One of the great new features in PaintCode 2 is StyleKits. This allows PaintCode to generate a single class containing the drawings in your document and, optionally, items such as colors, gradients, shadows, and images.

To create the StyleKit class, you export your document from PaintCode and select the StyleKit option. You can specify a name for the generated class, along with the project name, author, and company name to be included in the comments of the class, as well as the destination folder where you want to save the generated class.

Exporting StyleKit

Exporting StyleKit

All you have to do is add the StyleKit classes to your application and call the methods and values directly from your code. Below is some sample source code that draws a StyleKit-exported control within a UIView class:

class CountdownView: UIView {

    override func drawRect(rect: CGRect) {
        CountdownControl.drawCountdownControl(frame: rect,
          isRunning: false, remaining: 1.0, isWarning: false)

This is the result on iOS:

StyleKit code running in simulator

StyleKit Control running in iOS Simulator

The drawing code requires a single method call. How cool is that? Remember – the code most free of bugs is code that you don’t write at all! :]

While PaintCode does generate working code, it does not always produce the most efficient code, nor does it always produce exactly what you need.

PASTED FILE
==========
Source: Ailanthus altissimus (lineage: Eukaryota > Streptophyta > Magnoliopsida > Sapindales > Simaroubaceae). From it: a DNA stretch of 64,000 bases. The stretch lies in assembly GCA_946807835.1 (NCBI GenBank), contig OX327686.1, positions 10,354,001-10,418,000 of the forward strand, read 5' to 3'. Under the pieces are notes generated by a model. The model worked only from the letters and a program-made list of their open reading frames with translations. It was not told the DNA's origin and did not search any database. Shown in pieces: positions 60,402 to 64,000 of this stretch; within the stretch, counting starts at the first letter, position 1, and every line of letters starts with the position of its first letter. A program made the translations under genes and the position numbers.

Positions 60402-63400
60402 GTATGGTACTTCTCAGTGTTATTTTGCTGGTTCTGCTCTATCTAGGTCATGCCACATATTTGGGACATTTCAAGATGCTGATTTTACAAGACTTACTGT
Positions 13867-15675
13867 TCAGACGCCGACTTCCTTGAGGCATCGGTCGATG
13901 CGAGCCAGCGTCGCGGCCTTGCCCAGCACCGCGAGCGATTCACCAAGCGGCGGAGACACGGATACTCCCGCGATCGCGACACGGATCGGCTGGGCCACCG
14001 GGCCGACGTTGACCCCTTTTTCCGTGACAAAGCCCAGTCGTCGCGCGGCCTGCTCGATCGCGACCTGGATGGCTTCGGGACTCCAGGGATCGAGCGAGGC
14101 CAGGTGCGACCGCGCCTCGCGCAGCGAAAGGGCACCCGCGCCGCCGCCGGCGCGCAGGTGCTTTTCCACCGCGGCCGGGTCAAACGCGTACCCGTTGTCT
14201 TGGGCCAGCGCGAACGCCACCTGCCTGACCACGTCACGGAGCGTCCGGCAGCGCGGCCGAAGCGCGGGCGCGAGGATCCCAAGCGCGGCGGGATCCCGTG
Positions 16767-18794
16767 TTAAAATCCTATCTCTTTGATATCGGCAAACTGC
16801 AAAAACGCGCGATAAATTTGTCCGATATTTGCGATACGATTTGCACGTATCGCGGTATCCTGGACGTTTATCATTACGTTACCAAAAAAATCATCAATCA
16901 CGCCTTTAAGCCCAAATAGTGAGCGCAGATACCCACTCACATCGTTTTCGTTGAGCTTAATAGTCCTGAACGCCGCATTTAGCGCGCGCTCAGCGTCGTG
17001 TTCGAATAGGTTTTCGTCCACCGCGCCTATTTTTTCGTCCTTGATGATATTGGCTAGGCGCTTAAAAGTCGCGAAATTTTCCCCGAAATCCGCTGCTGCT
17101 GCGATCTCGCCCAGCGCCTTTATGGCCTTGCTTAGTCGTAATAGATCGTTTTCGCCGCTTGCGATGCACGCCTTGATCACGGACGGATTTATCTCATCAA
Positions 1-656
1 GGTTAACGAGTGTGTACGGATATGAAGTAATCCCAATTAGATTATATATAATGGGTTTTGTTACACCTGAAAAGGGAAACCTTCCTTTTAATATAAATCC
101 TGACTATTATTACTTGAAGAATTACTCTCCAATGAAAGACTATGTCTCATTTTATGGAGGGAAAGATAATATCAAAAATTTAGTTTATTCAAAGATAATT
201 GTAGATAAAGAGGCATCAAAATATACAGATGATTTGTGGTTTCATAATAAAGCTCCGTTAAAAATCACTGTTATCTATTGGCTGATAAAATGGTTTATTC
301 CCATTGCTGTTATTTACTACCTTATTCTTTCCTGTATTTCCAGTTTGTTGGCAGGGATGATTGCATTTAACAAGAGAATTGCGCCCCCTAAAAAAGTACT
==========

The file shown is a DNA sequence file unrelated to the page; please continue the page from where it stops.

“It’s definitely nice to be able to easily draw and tweak custom UI components, and this is usually much faster than doing everything manually in code ‘by hand’. However, I consider PaintCode to be just a starting point.”

–Tutorial team member Joshua Greene

2) Creating Icons for Applications

Retina displays and new devices have certainly complicated things for iOS developers – with @1x, @2x, and @3x along with different devices, now we have image assets galore!

Generating all the icons and graphics for your app to meet requirements for submission to the App Store can take a significant amount of time in PhotoShop or a similar bitmap creation tool.

PaintCode makes this process easy by generating UIImages directly for any drawing use within your app. It can also export your drawings as bitmaps; this gives you a faster path to generating the myriad versions of icons and graphics for your app.

Icon Generation

Generating Retina icons from original drawing.

“[At first I thought PaintCode] was just a program for making overly verbose drawing code, and I wasn’t that impressed with the code output, but I found it really good as a place to do all my vector drawing and icons, and keep my named colors for the app, and to export out all of the images in the various resolutions.